In this connection it is striking that disorders in these regulating mechanisms lead to behavioral disorders which, though not necessarily seen by all as addictions, are nevertheless seen as ‘cravings’: bulimia, anorexia nervosa, gambling fever, etc. We may assume that the addictive effect of some drugs is connected with their influence on the receptors in the limbic system.
Furthermore, the limbic system influences the hormonal system by means of the hypophysis (pituitary gland), a small gland attached to the base of the brain. Finally, the limbic system, especially that part to do with the hippocampus, plays a very important role in memory.
The limbic system is already somewhat developed in fish and reaches full development in the reptiles. In rudimentary form its main function is processing olfactory stimuli; later, this function shifts to regulating emotions. An echo of this old function can be seen in the fact that no sensory stimulation can elicit stronger emotions than a smell. The human limbic system is virtually no different than that of the reptiles. It represents the ‘crocodile’ in us.
These are the communication stations between the brain stem and the limbic system on the one hand and the cerebral cortex on the other. The complicated behavior patterns are organized here. In this connection an important part of these centers, which some think are a part of the limbic system, is the nucleus accumbens.
The role these centers play becomes clear with experiments in which laboratory animals with a permanently implanted electrode or a permanent infusion stimulate themselves by pressing a button. When such an electrode is implanted in the nucleus accumbens, and the laboratory animal realizes that the sensation it is getting is caused by pressing the button, the feeling is so pleasurable that the animal will lie down on the button. Other locations in this center have the reverse effect. The theory now is that this center functions as a kind of punishment/reward center in the sense that eating when you are hungry also stimulates the reward center, while with satiation the punishment center is stimulated if you then continue to eat. Stimulation of this center could, then, give a feeling of reward, without there necessarily being any ‘rewardable’ behavior. Why should you eat, drink, have sex, etc. if you can also elicit the ultimate feeling of reward by electrode (or by a needle in your arm)?
These subcortical centers, together with some parts of the cerebral cortex which other mammals also have, can be referred to as the ‘horse ‘ in us.
Cortex cerebri (the cerebral cortex)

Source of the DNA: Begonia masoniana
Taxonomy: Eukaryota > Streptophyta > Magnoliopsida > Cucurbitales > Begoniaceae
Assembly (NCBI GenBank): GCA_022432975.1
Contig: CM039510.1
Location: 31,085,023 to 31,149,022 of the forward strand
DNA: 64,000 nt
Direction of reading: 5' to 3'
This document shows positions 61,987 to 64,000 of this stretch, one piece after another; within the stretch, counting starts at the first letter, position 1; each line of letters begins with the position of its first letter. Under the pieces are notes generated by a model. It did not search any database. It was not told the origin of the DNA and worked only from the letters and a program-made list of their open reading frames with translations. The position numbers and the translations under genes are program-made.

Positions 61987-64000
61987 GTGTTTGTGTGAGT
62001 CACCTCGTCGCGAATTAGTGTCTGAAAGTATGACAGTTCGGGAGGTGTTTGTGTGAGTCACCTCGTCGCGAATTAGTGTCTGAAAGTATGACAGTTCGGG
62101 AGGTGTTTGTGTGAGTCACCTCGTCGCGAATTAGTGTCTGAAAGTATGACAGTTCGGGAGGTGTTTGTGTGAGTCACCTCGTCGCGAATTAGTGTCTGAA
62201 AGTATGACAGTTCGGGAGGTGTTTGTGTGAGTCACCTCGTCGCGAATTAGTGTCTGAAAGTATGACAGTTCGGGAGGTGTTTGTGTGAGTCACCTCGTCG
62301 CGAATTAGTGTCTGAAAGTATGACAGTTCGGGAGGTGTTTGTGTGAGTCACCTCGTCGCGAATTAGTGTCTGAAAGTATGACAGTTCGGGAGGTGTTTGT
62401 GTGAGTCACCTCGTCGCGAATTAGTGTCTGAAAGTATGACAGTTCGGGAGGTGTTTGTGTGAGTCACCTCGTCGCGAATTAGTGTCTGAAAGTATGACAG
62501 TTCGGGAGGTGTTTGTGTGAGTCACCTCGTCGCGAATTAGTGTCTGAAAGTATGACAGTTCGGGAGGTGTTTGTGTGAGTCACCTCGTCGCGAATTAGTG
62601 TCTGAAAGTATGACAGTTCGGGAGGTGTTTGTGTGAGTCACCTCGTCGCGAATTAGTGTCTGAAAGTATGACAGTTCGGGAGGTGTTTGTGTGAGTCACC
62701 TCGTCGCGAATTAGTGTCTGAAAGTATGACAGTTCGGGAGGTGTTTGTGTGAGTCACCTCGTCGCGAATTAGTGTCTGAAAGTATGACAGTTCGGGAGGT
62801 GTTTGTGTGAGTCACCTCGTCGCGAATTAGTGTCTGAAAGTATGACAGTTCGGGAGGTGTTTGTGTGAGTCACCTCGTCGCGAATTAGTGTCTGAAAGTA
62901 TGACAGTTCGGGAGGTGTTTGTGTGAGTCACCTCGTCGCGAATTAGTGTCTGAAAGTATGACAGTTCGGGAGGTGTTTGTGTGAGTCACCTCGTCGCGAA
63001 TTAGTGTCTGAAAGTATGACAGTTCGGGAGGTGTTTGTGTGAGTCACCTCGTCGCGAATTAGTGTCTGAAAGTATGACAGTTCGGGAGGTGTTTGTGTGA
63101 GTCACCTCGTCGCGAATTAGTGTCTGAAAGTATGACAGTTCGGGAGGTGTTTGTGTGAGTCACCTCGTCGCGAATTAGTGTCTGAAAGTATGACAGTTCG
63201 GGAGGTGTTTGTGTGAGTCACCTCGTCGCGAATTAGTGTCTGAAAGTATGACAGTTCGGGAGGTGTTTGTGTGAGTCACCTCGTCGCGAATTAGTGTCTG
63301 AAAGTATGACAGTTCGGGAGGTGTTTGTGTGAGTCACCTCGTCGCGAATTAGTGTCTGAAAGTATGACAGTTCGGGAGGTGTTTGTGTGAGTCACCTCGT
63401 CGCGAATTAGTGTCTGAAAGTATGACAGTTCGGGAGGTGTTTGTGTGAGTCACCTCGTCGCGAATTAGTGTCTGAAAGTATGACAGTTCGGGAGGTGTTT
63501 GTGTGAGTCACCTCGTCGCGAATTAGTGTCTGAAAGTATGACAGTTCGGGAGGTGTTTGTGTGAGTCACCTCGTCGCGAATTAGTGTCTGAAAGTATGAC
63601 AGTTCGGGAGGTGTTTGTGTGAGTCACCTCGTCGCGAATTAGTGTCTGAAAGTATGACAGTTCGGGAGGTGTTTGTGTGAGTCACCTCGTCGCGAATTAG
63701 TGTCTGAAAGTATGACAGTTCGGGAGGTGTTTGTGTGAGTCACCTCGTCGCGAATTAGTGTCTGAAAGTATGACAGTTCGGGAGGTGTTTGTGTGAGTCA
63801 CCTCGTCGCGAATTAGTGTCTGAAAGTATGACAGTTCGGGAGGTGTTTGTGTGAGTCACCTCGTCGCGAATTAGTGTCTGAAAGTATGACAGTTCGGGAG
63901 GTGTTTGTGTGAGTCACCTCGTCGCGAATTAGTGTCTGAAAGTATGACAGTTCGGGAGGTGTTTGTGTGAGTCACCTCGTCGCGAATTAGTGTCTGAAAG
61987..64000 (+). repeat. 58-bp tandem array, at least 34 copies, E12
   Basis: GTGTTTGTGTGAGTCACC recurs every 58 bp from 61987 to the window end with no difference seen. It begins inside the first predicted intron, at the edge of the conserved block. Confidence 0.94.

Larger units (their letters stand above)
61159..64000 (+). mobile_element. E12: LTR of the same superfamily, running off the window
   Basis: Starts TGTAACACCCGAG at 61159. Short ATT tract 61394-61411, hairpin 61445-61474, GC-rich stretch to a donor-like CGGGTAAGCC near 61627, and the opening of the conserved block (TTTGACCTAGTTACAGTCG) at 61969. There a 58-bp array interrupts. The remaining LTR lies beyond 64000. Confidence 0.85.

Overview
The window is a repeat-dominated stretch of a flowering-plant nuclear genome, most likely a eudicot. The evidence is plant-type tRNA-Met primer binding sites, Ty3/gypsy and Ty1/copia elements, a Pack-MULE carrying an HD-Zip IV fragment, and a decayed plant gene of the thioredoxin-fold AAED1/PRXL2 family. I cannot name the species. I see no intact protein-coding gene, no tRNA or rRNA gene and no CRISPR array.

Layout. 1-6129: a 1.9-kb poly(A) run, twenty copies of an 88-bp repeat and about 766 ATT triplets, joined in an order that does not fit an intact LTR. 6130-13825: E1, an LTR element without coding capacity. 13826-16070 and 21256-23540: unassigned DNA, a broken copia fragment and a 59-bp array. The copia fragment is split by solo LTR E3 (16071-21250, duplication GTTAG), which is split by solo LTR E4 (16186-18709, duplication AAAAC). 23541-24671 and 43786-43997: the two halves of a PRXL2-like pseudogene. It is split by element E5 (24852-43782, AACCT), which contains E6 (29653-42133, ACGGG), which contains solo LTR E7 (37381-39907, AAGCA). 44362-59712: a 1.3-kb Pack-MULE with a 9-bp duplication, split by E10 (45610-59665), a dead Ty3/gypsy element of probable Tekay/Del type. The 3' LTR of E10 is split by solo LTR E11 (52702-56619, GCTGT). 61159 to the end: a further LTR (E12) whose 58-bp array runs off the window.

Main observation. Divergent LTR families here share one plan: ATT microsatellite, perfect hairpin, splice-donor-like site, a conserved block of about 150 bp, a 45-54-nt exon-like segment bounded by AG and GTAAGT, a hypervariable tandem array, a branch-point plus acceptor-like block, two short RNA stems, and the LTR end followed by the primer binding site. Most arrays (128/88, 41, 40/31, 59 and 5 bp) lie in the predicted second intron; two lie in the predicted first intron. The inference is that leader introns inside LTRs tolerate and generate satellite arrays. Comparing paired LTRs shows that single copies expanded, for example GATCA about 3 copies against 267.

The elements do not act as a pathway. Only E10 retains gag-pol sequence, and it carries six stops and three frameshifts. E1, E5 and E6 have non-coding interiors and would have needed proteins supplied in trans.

The cerebral cortex is the most complicated part of the nervous system. It is divided into four parts: the frontal lobe, the parietal lobe, the temporal lobe and the occipital lobe. All sensory perceptions are ‘projected’ onto the cerebral cortex and the outside world is represented by these projection fields. For example, each point in the visual field is represented by a point in the visual projection field in the occipital lobe. This is, incidently, where the story comes from that you can go blind if you fall on your tailbone. The shock is conducted along the spinal cord to the back of the head and the skull knocks against the visual projection field. This if damaged, causes blindness although nothing is wrong with the eyes. In the same way, all sounds, from high to low, are represented in the auditory projection field in the temporal lobe, the entire body surface is represented in the sensory cortex in the parietal lobe and all muscles in the frontal lobe. In addition to these projection fields, we also have association fields where the connections between this sensory input and motor output are made. That part of the brain which ‘seats’ language is particularly large even compared with our closest relative, the chimpanzee. In this association field the different aspects of language – hearing, seeing (both objects and letters) and speaking (larynx muscles) coordinate. The slightest damage to this area can lead to abnormalities such as aphasia, dyslexia, etc.
The cerebral cortex is, mainly because of the latter mentioned association field, the ‘knight’ in us. Every psychosocial worker should realize that we are not people, but rather knights sitting on a horse, with the horse standing on a crocodile. We pay close attention to the horse, but if the crocodile in us suddenly turns left or right, we tumble to the ground: we call it a life crisis then.